Catalytic converter protection: Auto Defender vs. Cat Shield?

Discussion in 'Gen 3 Prius Accessories and Modifications' started by NewHybridOwner, May 17, 2020.

  1. ASRDogman

    ASRDogman Senior Member

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    I repeat: But as the heat rises, it draws in the cooler air. So it really should make any difference.
     
  2. Peter Chicarielli

    Peter Chicarielli Junior Member

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    Two nights ago my Prius' Cat was stolen from my apartment's parking lot. What a shitty feeling when I realized it wasn't some engine issue and it was actually theft.

    My other vehicle is a Honda Accord. I've heard from the guy at Midas, and the insurance agent, that both a Prius and Honda are common targets.

    To be safe, I think I'll get a shield for each vehicle ( I live in Philly/urban area).

    I know the two main brands that sell these shields are both around $180, but I found two ebay sellers that seem reputable that are offering them at $110 each (if I buy two).

    My only concern is quality. I just read someone's question about thermal temps, and it got me thinking, "Are these cheaper versions, also cheaper is quality, or is this all made from the same type of aluminum?"

    Other than that, hardware would be the big difference. I would think one-way screws would be sufficient since all we can really do is create a deterrent and not be the lowest hanging fruit.

    Any advice? I'd love to save $100 since I'm buying two. The $500 deductible is hard enough to swallow.

    I know you get what you pay for, but that doesn't necessarily translate to these e-bay items being a bad decision.

    Thanks everyone!
     
  3. Miller CAT

    Miller CAT Junior Member

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    Sorry for your loss. Not trying to be a salesman here but since you live in Philly salt roads and galvanic corrosion might be something you want to think about. All these shields you see online are probably made from Aluminum and they all probably require drilling into the frame of the car. When the Aluminum shields touch the exposed steel frame of the car you will get galvanic corrosion and that will intensify with the salt from the roads. We thought of this when we designed our shields and that is why we use Zinc coated rivet nuts. The Zinc from the rivet nut will insulate the steel from the aluminum. This will happen to anyone who lives near salt water and especially those that live where they salt the roads.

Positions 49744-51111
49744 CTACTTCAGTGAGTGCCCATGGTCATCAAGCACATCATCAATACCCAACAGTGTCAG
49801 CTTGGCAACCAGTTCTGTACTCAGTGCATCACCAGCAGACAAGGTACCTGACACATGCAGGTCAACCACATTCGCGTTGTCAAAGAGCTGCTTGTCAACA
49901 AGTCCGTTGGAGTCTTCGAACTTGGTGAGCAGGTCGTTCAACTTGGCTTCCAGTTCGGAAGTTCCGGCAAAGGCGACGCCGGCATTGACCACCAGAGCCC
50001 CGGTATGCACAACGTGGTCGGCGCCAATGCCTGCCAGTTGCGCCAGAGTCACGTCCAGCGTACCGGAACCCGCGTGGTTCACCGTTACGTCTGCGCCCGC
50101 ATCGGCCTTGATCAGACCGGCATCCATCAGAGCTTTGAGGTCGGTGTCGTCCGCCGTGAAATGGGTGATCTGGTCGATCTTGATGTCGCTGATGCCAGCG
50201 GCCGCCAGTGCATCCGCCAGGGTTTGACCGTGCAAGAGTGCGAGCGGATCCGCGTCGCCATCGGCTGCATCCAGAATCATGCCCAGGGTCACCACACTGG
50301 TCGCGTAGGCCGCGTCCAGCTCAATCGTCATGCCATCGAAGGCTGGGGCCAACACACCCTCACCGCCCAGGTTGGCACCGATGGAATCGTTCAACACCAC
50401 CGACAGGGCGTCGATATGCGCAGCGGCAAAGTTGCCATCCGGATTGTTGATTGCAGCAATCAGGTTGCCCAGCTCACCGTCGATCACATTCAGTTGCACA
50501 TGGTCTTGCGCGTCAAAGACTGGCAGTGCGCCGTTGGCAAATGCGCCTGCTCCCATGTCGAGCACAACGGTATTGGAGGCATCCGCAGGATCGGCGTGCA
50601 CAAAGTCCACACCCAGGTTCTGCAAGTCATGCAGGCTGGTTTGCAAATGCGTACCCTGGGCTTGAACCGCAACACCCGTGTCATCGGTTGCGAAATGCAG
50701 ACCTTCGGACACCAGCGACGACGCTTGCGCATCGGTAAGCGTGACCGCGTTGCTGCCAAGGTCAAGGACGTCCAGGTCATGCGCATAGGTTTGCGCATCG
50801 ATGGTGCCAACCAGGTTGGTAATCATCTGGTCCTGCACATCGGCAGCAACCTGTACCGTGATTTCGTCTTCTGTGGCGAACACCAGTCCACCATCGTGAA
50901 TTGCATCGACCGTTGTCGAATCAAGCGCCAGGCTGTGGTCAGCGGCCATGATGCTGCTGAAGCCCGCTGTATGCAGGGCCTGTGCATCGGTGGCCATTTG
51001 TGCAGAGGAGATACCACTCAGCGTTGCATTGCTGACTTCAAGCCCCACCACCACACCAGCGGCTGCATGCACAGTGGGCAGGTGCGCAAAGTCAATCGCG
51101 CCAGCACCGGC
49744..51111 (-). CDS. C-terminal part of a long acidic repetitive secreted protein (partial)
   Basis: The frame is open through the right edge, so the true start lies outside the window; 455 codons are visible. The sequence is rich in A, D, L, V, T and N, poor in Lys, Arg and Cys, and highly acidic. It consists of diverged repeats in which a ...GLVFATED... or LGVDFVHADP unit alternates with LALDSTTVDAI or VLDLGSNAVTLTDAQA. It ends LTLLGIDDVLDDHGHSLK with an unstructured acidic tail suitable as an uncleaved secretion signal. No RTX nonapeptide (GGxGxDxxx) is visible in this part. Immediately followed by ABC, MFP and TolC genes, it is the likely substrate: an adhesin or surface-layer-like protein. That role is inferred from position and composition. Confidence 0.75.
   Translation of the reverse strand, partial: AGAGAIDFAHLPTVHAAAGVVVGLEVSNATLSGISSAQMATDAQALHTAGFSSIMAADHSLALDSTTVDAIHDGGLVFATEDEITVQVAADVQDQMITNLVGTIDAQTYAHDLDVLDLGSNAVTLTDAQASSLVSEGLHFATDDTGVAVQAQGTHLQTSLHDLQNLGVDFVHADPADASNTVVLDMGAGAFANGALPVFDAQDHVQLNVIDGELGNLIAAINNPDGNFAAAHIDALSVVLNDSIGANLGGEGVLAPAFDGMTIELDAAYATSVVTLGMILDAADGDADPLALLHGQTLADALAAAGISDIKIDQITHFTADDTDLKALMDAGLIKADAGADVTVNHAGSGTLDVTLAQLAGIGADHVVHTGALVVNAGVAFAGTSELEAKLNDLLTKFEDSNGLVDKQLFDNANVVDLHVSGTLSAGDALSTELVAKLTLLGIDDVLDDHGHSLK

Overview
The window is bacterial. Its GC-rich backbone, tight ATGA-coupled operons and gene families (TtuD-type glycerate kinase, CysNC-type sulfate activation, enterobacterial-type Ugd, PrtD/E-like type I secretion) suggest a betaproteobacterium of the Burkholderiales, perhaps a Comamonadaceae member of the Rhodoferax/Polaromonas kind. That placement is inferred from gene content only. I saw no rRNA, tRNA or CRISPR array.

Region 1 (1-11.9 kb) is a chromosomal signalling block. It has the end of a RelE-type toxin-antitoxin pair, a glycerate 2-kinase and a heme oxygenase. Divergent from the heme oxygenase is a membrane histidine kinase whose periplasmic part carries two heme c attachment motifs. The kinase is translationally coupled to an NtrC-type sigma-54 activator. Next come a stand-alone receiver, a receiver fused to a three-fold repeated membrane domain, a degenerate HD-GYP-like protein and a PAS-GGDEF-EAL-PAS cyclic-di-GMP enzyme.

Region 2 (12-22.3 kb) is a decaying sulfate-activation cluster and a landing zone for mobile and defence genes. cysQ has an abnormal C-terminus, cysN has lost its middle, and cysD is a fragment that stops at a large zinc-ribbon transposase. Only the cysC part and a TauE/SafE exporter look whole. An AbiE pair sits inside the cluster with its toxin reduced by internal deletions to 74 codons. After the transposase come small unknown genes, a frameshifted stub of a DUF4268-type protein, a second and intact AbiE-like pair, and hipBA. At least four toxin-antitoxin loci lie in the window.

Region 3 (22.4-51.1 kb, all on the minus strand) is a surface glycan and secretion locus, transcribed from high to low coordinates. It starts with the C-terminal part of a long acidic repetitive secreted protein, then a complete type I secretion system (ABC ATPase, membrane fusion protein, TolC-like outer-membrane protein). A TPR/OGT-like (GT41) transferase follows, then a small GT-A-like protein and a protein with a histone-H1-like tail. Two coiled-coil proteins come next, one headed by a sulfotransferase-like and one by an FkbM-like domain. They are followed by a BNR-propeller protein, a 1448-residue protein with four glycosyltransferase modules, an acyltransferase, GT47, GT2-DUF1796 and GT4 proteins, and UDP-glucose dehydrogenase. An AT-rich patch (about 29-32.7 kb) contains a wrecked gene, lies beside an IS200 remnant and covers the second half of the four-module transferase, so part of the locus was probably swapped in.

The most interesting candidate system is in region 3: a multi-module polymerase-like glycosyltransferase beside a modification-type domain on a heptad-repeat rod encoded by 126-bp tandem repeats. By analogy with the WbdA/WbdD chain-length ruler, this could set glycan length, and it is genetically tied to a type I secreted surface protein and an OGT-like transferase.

2012 Prius v wagon 3 likes this.
  4. Georgina Rudkus

    Georgina Rudkus Senior Member

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    I was not confident of the supplied aluminum rivets and screws. Having extensively used blind rivets for many years, I have easily drilled out many aluminum rivets.

    On that account, I replaced all of the aluminum rivets with stainless steel ones backed with stainless steel fender washers. My experience is that stainless steel rivets are really difficult to drill out. The bit will not readily into them and just spins the rivet in the hole. This is because the friction between the rivet and the rivet hole is not enough to keep it from spinning. The edge of the thin rivet must be difficultly and tediously held with pliers to keep it from spinning while being drilled. Ideally it would be easier held at the other end if accessible, but not in the case of this install. The washers under the rivet head also increases the likelihood of the rivet spinning when drilled.

    Ultimately, the only for the shield to be removed way would be to grind off the rivet heads. That is obviously tedious and time consuming.
     
  5. Mendel Leisk

    Mendel Leisk Senior Member

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    They could just cut a longitudinal split on the shield itself, pry it back. Probably just as time consuming and arduous.
     
  6. ASRDogman

    ASRDogman Senior Member

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    How often would you be removing it???
    Would you need to remove it?
    Other than having to replace the exhaust system. Again, how often? :)

     
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